Put simply, these were the country folks living a simple life on the outskirts of early villages. While rulers and much of the aristocracy were quick to convert to Christianity in some regions, it was often those living off the land who were less likely to abandon the Old Gods their families had known for generations. Thus, there grew a need for a term to differentiate these followers of the Old Gods from the new Christians and the term pagan came into the conversation.

There are many different faiths and traditions that fall under the scope of paganism. Some of these traditions seem to have only existed in ancient times. Others are still followed by many in modern times. 

A few of the better-known traditions that one may follow as a witch include Celtic paganism with deities such as Brigid or The Morrigan. The Norse paganism whose pantheon includes Loki, Thor, and Odin among many others. There are the Roman Gods and Goddesses who correspond to many Greek deities such as Artemis, Dionysus, or Aries. Perhaps some of the most mysterious are those deities in the Egyptian ( sometimes called Kemetic ) pantheon. This includes figures such as Ra, Thoth, Isis, or Sekhmet. 

What is Witchcraft?

A witch is a practitioner of witchcraft. While the first two terms we’ve discussed can be seen as a type of belief system, witchcraft can be thought of as an action. It is the practice of doing magic. Now, there are a lot of different ways this can be done and methods vary greatly from one witch to the next. 

Some of us use candle magic, some use visualization. Others do ceremonial magic or elaborate rituals. There is no right or wrong way to practice witchcraft. What is important is finding the method that works best for you. 

A woman with red hair stands in a red hood holding a black candle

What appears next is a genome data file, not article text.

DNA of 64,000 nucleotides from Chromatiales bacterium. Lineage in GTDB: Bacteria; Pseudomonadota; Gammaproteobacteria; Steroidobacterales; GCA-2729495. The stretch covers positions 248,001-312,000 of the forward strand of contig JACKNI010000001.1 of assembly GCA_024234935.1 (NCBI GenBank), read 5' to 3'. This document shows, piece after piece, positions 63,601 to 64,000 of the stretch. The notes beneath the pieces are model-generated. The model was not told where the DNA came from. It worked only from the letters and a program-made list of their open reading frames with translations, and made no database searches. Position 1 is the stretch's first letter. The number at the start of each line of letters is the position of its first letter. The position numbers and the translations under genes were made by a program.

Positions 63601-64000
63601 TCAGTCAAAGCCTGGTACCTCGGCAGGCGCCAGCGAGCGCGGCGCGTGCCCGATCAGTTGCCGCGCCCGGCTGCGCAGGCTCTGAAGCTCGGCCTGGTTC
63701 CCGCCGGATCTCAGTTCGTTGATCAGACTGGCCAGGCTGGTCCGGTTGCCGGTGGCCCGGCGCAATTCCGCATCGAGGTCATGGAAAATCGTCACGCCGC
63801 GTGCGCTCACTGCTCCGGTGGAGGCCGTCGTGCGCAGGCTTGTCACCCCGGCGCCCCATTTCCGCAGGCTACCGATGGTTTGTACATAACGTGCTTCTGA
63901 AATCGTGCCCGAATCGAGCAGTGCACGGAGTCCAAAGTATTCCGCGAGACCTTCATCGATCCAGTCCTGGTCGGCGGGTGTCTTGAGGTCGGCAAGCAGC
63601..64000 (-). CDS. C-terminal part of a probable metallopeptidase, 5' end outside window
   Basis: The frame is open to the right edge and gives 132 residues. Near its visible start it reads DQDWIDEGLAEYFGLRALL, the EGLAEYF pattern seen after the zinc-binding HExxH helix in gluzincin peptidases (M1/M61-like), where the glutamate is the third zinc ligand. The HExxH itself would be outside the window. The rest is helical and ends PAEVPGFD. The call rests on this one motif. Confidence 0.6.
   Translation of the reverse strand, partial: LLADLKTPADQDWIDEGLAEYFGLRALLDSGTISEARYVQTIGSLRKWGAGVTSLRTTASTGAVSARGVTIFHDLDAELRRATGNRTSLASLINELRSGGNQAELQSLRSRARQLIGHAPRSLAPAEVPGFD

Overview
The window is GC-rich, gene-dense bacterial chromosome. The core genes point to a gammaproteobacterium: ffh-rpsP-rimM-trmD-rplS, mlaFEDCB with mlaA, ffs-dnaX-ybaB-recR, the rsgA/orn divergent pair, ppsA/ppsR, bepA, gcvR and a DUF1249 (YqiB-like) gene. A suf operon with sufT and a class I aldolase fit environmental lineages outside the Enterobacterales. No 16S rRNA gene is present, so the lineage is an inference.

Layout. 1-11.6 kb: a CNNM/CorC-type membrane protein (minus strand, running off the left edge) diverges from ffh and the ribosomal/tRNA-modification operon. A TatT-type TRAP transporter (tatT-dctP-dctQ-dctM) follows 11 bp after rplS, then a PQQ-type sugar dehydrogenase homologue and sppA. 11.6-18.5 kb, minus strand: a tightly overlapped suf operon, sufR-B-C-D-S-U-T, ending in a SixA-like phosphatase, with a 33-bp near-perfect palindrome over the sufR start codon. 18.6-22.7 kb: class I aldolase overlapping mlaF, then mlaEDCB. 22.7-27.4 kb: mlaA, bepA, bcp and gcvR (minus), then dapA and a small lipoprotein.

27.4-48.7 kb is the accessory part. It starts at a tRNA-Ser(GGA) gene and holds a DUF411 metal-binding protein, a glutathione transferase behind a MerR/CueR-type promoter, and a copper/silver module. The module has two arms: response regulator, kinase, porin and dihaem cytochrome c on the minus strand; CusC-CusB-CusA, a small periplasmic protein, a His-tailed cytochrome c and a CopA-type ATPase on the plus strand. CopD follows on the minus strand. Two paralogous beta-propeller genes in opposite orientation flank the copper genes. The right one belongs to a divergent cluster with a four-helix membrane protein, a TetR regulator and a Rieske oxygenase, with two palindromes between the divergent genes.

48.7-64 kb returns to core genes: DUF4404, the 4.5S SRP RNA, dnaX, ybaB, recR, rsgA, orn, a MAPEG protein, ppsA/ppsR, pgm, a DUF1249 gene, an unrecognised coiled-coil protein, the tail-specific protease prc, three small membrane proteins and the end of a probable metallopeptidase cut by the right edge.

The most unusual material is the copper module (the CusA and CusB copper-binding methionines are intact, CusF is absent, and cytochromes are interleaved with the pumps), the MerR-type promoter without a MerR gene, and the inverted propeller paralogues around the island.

Photo by Julia Arte

So in summary, a Wiccan can be a witch but not all witches are Wiccans. Only those who follow the particular neo-pagan religion of Wicca are considered Wiccan. In addition, there are many different types of pagans such as Norse pagans, Atheist pagans, and others who may not consider themselves to be a witch because not everyone who enters this spiritual realm has an interest in participating in magic or ritual. 

In addition, it’s up to each of us to decide which concoction of these three pagan terminology words we will become, and we must dedicate the time and effort to understand the meaning of each to us as an individual so that we can find the path that is most meaningful to us rather than just the one someone else tells us that we should walk. 



I hope that this information on pagan terminology was helpful ( and didn’t just add even more confusion!) If any questions come up be sure to leave a comment and I’ll do my best to answer them. You can also find discussions on this topic in our Facebook group as well as the Discord channel ( coming soon ). We’ll be having group meditations, discussions on various topics in the realm of basic witchcraft, and much more! 


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Exploring some of the terminology surrounding paganism #wicca #witchcraft #witchcraftforbeginners #wiccaforbeginners #learnwicca



Ghastly is a kitchen witch, mom, and paranormal researcher. On this blog, she discusses everything from the odd to the every day in her life chasing spirits, raising children, and finding balance.